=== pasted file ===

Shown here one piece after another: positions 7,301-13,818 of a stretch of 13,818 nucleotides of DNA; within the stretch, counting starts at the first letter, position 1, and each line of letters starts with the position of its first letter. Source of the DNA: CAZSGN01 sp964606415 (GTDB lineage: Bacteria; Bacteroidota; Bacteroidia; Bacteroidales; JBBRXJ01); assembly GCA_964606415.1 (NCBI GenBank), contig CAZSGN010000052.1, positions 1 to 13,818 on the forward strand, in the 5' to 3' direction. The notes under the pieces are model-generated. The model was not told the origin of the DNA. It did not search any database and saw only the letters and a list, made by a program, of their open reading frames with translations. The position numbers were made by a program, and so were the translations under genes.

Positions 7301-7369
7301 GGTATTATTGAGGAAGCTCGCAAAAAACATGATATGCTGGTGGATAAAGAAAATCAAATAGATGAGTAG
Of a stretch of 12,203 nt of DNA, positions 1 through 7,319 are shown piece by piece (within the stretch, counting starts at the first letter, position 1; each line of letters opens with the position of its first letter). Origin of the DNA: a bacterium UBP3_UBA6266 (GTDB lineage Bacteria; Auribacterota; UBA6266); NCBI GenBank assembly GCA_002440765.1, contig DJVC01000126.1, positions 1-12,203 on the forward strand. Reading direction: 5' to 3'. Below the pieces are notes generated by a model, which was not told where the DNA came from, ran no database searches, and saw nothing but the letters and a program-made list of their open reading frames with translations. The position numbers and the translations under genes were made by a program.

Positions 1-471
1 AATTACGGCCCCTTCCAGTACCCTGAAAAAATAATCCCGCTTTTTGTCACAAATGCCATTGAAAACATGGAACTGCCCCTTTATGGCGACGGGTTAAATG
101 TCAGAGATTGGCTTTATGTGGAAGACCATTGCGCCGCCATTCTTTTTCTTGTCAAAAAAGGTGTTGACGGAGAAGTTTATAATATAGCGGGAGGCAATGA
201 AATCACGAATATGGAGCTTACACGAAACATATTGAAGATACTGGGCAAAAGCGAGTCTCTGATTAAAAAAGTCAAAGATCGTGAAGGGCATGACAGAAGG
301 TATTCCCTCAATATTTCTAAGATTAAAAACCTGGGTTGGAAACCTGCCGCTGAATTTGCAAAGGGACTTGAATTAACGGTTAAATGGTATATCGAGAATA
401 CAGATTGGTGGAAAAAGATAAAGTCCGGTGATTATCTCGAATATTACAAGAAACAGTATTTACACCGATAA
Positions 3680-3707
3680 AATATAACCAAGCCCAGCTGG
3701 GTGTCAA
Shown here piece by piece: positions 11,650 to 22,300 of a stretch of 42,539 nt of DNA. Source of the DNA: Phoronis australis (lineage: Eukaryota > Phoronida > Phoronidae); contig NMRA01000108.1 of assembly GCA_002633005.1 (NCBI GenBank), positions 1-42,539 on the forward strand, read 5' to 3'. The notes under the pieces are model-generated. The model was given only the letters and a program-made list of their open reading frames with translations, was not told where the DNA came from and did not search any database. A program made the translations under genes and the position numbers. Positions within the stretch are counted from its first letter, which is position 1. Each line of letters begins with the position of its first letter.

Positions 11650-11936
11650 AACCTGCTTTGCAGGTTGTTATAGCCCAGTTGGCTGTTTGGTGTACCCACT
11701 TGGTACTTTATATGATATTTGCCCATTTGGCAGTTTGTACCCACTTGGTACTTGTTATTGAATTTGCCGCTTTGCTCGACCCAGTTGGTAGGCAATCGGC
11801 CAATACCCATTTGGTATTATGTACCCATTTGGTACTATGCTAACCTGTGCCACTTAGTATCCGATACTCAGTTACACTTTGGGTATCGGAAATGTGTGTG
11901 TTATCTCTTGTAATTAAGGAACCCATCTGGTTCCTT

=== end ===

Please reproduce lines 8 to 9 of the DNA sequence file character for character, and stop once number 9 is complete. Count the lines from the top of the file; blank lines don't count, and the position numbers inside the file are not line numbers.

201 AATCACGAATATGGAGCTTACACGAAACATATTGAAGATACTGGGCAAAAGCGAGTCTCTGATTAAAAAAGTCAAAGATCGTGAAGGGCATGACAGAAGG
301 TATTCCCTCAATATTTCTAAGATTAAAAACCTGGGTTGGAAACCTGCCGCTGAATTTGCAAAGGGACTTGAATTAACGGTTAAATGGTATATCGAGAATA